TThe Jurassic period of the Mesozoic left discoverable rocks in NW Minnesota, known as the Hallock red beds. They are known from drill holes and do not contain fossils. Nearby evaporites in ND and Manitoba suggest that the climate was hot and semi-arid. It is likely that dinosaurs wandered across Minnesota but no remains have been found.
The Jurassic was followed by the Cretaceous when the seas advanced upon North America. The eastern shore of this Cretaceous sea was located in part of MN. Sediment deposited in this sea was mostly siltstone. Conglomerates made up of hematite pebbles are found, which indicates that the hematite must have been formed quite some time before it was weathered and broken up. The entire world most likely experienced warm climate.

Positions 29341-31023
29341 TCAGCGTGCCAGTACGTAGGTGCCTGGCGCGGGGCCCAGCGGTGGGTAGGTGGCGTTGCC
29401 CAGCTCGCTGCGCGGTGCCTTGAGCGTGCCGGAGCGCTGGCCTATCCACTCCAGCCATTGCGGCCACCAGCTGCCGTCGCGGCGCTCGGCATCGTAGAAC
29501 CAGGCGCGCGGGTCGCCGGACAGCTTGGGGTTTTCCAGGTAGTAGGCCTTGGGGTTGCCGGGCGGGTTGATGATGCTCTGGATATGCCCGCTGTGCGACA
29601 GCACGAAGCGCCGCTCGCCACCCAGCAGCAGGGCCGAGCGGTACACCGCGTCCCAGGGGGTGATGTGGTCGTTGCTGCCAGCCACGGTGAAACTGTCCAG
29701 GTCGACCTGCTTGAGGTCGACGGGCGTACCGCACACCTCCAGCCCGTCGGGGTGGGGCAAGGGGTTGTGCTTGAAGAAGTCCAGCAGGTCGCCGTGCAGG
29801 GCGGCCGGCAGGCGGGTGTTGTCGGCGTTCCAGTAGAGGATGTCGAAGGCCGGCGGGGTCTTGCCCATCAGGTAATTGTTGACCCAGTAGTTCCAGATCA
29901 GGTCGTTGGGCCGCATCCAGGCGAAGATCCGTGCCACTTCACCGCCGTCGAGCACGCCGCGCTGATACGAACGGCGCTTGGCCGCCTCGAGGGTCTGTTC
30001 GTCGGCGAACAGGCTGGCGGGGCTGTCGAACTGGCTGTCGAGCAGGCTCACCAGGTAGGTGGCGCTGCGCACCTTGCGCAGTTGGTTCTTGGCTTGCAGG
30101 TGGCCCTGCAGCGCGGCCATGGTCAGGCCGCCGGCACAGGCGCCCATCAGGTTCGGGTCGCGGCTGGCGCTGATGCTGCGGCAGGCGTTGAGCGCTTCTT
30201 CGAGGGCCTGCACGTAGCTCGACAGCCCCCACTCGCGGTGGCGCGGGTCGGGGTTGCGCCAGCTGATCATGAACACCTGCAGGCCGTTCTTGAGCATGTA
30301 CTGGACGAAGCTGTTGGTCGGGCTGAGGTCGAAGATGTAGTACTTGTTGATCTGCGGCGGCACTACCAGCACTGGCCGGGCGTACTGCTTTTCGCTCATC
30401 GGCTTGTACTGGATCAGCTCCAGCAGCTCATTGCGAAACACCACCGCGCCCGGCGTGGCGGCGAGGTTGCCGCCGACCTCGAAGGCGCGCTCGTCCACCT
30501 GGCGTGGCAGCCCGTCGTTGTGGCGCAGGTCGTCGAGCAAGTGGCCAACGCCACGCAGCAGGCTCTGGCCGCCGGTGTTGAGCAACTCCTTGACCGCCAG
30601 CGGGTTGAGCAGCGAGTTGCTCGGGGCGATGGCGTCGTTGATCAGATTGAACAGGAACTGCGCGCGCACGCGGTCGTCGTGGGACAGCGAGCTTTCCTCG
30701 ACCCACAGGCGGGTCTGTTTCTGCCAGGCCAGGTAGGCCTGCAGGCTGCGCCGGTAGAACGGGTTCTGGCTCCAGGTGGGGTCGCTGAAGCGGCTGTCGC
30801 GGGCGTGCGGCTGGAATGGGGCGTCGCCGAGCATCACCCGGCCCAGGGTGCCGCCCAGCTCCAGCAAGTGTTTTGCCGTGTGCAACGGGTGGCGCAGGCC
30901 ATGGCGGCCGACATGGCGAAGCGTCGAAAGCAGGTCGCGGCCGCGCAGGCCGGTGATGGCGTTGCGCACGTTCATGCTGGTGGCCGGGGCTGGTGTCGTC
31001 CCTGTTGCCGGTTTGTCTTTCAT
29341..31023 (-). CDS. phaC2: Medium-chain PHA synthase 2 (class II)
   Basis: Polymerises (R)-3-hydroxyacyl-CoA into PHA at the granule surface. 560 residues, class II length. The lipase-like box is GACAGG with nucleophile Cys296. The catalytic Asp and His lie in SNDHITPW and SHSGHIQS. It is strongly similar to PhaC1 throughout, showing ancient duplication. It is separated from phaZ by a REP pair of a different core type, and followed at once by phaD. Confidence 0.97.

Some coal has been found in Minnesota from this time, made up of conifers. It is likely the landscape was swampy. Weathered granites and gneises have left behind kaolinite, which is used in ceramics.
Dinosaur remains in Minnesota may lie under glacial drift. A few cretaceous fossils have been found, including a marine crocodile, sharks teeth, ammonites and snails. Also the variety of plants include flowers, ferns, conifers and deciduous trees.